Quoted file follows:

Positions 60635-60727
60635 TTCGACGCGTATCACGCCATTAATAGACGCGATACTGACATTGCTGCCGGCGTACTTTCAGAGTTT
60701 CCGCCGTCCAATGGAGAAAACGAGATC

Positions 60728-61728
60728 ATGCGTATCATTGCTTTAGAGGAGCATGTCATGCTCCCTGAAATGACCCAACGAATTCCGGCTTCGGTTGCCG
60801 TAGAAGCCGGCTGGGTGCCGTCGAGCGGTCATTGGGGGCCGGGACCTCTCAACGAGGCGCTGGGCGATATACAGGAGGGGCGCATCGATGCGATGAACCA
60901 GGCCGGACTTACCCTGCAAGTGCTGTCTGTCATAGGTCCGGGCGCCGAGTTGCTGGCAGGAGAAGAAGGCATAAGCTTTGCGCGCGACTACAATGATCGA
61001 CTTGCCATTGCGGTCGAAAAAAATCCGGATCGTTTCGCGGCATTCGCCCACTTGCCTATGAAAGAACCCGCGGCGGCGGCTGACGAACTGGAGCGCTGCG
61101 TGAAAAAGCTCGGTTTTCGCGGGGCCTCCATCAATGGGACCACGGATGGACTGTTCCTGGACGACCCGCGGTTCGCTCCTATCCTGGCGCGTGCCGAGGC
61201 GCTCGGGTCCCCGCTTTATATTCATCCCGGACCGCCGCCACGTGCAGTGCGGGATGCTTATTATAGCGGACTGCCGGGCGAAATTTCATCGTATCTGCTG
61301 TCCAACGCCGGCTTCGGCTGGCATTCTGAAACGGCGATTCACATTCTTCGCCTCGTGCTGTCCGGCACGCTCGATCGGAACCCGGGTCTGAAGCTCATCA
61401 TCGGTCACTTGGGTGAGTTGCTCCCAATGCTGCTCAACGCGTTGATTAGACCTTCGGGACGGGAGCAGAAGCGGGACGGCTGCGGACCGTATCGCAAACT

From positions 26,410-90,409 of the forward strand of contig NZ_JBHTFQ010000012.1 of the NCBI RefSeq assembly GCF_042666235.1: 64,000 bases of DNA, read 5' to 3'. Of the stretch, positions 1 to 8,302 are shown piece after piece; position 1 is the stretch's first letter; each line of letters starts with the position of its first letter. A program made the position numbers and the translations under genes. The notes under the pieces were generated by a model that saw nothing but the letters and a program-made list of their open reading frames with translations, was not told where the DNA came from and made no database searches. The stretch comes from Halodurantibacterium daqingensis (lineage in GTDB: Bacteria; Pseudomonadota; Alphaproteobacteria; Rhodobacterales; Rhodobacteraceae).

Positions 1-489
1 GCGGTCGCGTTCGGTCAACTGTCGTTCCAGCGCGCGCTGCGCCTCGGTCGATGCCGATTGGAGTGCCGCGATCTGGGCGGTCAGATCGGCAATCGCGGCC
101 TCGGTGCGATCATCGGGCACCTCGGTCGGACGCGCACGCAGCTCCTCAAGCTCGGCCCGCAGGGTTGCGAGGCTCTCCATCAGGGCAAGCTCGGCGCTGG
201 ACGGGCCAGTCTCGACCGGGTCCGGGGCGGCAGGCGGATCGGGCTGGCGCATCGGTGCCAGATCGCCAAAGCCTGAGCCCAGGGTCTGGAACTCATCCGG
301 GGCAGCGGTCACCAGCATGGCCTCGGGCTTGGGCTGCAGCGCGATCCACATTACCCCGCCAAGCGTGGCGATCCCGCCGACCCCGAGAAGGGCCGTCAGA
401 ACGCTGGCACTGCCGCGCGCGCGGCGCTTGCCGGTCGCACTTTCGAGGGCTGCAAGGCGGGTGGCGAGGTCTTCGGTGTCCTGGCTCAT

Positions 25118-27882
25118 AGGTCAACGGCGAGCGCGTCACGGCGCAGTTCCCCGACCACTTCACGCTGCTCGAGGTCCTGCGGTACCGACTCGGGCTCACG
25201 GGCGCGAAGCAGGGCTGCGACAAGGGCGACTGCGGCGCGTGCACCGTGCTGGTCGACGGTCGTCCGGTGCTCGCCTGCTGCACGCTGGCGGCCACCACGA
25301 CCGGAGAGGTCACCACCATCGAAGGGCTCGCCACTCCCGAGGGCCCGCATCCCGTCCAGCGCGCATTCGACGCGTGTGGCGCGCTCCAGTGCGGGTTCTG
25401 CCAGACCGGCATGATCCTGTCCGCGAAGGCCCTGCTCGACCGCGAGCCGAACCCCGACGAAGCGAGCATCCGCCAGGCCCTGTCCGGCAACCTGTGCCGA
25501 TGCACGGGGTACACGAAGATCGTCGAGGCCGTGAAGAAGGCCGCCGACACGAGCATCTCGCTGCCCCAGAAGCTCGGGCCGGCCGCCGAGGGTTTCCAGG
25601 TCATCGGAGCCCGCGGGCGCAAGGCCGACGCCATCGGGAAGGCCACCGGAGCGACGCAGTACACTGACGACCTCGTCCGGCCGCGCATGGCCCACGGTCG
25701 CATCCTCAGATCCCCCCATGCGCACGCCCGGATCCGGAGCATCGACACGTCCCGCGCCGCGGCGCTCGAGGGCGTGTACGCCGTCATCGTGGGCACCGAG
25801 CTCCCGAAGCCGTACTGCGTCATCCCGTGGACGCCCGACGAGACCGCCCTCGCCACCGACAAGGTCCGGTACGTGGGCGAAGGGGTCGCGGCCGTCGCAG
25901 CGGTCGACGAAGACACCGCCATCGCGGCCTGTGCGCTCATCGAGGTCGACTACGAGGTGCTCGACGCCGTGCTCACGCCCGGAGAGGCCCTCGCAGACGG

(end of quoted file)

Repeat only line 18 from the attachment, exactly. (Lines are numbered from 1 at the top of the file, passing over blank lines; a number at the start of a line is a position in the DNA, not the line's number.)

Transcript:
301 GGCAGCGGTCACCAGCATGGCCTCGGGCTTGGGCTGCAGCGCGATCCACATTACCCCGCCAAGCGTGGCGATCCCGCCGACCCCGAGAAGGGCCGTCAGA